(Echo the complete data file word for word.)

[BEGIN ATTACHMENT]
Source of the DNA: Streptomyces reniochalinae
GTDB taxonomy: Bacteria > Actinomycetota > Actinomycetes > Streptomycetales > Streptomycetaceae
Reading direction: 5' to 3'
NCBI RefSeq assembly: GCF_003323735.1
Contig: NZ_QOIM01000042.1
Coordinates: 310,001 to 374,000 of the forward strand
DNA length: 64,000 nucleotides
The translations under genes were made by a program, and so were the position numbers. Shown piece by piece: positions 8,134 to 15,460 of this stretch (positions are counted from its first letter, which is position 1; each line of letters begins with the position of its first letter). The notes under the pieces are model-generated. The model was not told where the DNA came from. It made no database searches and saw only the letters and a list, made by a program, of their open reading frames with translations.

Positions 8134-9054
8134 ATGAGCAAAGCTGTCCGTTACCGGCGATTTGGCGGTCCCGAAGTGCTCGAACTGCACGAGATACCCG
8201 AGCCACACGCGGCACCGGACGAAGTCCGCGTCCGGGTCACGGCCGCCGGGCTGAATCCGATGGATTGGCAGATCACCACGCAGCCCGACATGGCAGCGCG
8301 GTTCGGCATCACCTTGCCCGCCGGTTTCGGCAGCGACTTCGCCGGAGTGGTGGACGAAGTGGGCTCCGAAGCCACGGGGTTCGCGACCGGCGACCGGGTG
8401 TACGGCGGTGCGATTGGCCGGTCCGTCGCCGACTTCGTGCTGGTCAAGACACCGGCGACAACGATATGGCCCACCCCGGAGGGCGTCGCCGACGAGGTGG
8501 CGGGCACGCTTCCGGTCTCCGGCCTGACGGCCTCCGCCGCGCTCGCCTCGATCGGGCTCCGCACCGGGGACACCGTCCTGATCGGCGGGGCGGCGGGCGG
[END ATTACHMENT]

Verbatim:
Source of the DNA: Streptomyces reniochalinae
GTDB taxonomy: Bacteria > Actinomycetota > Actinomycetes > Streptomycetales > Streptomycetaceae
Reading direction: 5' to 3'
NCBI RefSeq assembly: GCF_003323735.1
Contig: NZ_QOIM01000042.1
Coordinates: 310,001 to 374,000 of the forward strand
DNA length: 64,000 nucleotides
The translations under genes were made by a program, and so were the position numbers. Shown piece by piece: positions 8,134 to 15,460 of this stretch (positions are counted from its first letter, which is position 1; each line of letters begins with the position of its first letter). The notes under the pieces are model-generated. The model was not told where the DNA came from. It made no database searches and saw only the letters and a list, made by a program, of their open reading frames with translations.

Positions 8134-9054
8134 ATGAGCAAAGCTGTCCGTTACCGGCGATTTGGCGGTCCCGAAGTGCTCGAACTGCACGAGATACCCG
8201 AGCCACACGCGGCACCGGACGAAGTCCGCGTCCGGGTCACGGCCGCCGGGCTGAATCCGATGGATTGGCAGATCACCACGCAGCCCGACATGGCAGCGCG
8301 GTTCGGCATCACCTTGCCCGCCGGTTTCGGCAGCGACTTCGCCGGAGTGGTGGACGAAGTGGGCTCCGAAGCCACGGGGTTCGCGACCGGCGACCGGGTG
8401 TACGGCGGTGCGATTGGCCGGTCCGTCGCCGACTTCGTGCTGGTCAAGACACCGGCGACAACGATATGGCCCACCCCGGAGGGCGTCGCCGACGAGGTGG
8501 CGGGCACGCTTCCGGTCTCCGGCCTGACGGCCTCCGCCGCGCTCGCCTCGATCGGGCTCCGCACCGGGGACACCGTCCTGATCGGCGGGGCGGCGGGCGG